As an attachment parent, I have naturally been asked by a few people what I think of the TIME magazine article and cover. Upfront confession: I haven't read the actual cover story as I do not have a subscription to TIME and have not purchased the magazine. But, I have read the accompanying articles and watched, read, and listened to the response that has been caused by the magazine. It is my understanding that the article is primarily a bio of Dr. Sears that coincides with the anniversary of the release of their The Baby Book. And, if that is not totally accurate, that is okay because I mainly want to address the media's response to the issue in this post.
|How could you not answer her cries?|
But, first, because I've been asked and it's the primary instigator of all of this, my thoughts on the cover. I believe that breastfeeding a three-year-old is normal as long as both mother and child are still comfortable with the arrangement. As for breastfeeding while a child is standing on a chair? Probably not very comfortable for either party. This was obviously a photo to grab headlines. The United States and some other Western countries are certainly the minority when it comes to our breastfeeding timelines- most children breastfeed for three to five years. Overall, however, I am a proponent of breastfeeding in public, and I think that exposing the public to these images is a good thing in a move to normalize what is, frankly, totally normal.
I have largely been disappointed with the media's response and coverage of attachment parenting as a result of this cover story, or, more accurately, cover picture. Overall, they have portrayed an extremely narrow and, at times, inaccurate view of attachment parenting. I will primarily focus on the following news reports: this CNN discussion, this NPR report through Here and Now, and this CNN interview.
Now, how this is a Science Friday: it seems to me that the hosts and/or panelists of these shows did not do even the most basic research into attachment parenting. Obviously, part of their job is to ask challenging questions, but I do not believe that these questions should ignore basic information regarding the topic at hand. So, here is a step-by-step guide to conduct basic research. I can only imagine how short these hosts are on time, so it's important to note that the following steps took me less than 2 minutes.
- Go to www.google.com.
- In search box, type keywords about the subject. For this example, I used "attachment parenting."
- Select a reliable source from the results. While not all may agree, Wikipedia has largely been deemed a reliably source, especially for a brief overview, so I clicked on Wikipedia's article on attachment parenting for this experiment.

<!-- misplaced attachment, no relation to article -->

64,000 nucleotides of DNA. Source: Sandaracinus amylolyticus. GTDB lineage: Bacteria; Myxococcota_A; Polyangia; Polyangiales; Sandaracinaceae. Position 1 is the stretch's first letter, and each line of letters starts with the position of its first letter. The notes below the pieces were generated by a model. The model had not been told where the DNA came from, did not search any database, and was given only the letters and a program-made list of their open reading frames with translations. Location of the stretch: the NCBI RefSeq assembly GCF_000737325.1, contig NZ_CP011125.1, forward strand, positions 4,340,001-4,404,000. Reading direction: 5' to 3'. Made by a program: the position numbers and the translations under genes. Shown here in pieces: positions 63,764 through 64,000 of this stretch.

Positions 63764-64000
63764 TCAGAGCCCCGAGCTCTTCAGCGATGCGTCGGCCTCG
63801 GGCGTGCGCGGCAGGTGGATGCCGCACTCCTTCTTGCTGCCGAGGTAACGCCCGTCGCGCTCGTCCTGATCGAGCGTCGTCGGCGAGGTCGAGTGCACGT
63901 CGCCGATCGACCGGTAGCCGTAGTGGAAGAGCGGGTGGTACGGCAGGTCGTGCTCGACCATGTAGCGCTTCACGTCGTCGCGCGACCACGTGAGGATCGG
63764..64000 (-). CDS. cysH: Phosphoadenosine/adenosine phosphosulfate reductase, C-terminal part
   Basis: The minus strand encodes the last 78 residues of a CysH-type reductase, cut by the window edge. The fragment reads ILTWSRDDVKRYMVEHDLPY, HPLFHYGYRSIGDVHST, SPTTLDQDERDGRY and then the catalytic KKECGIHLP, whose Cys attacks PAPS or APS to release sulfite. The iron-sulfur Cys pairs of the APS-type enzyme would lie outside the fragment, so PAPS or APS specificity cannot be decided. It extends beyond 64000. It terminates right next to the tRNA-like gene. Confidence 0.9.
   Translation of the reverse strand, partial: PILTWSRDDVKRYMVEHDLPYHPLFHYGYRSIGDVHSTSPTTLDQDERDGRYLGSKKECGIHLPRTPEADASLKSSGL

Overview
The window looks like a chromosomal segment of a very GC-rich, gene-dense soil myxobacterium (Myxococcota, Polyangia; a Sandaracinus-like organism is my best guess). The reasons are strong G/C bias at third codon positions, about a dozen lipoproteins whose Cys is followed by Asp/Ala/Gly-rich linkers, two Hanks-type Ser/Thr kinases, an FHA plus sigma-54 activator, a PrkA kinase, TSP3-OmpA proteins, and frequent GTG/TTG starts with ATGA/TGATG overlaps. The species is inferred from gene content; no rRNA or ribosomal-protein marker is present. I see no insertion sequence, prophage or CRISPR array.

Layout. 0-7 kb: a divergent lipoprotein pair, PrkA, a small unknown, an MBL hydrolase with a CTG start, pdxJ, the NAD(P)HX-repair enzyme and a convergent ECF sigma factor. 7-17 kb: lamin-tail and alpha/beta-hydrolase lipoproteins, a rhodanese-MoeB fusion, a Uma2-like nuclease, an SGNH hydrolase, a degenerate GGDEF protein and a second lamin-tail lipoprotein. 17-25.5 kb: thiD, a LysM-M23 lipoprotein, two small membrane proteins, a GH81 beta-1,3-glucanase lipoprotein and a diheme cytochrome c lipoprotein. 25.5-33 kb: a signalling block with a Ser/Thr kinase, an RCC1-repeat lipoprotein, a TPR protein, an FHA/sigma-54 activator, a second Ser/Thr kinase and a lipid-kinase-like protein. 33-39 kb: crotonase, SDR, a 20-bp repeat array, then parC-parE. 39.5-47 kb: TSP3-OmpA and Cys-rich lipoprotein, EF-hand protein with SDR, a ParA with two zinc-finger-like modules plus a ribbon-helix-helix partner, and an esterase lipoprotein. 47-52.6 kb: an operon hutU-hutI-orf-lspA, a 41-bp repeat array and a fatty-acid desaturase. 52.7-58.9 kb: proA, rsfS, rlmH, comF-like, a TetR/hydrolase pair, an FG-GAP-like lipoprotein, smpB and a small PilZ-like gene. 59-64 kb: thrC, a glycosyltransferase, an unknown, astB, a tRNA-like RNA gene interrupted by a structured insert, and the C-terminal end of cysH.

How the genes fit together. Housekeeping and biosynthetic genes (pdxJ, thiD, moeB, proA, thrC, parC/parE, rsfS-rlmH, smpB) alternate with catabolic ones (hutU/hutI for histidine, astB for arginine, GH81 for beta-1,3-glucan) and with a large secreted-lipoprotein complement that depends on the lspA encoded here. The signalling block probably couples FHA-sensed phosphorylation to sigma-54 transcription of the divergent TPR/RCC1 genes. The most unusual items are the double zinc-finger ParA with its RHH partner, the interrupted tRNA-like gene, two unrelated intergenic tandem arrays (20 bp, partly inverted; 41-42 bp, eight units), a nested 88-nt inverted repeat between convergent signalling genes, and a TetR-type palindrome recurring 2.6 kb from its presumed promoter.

- Skim article looking for more specific key words that support your research. Based upon the questions asked in the interviews I linked above, I skimmed for the following words: breastfeeding, co-sleeping, discipline, stay-at-home-mom, and childcare.
Using these simple four steps, I was able to uncover the following inaccuracies in the reports:
- The principles of API do not included "extended breastfeeding" or "co-sleeping." Instead, they state, "feed with love and respect" and "ensure safe sleep, physically and emotionally."
- Parents do not have to "strictly follow" any or all of the principles of attachment parenting.
- Attachment parents do practice discipline. It's called "positive discipline."
Assuming the interviewers had 5 minutes to prepare for their interviews, they could have explored Dr. Sears's own site (a novel idea! especially as he was one of the interviewees!) and uncovered even more inaccuracies:
- Attached or "connected" children are typically more likely to be independent than their "unconnected" peers.
- Meeting a child's demands means meeting their needs- not their every wants. Attachment parents do set limits and do not let their children rule the household.
- You can be a working mom and practice attachment parenting.
- Research on attachment has been conducted in the United States. In fact, I've discussed it many times on this blog! For a review, check out an overview of Mary Ainsworth here.
While this Science Friday was slightly more cynical than my previous, I was disappointed with these responses, especially the attacks on the "lack of discipline" within attachment parenting and the idea that attachment parenting leads to helicopter parenting. My husband and I decided to follow attachment parenting largely because of the ideas behind positive discipline (and, more specifically, unconditional parenting, although, like extended breastfeeding and co-sleeping, not all AP parents follow UP) and the fact that research shows these practices will make children MORE independent. Next week I will discuss some of the ways we are practicing positive discipline at home in order to help foster Q-ball's independence.
Below are links to responses to the TIME article with which I agree: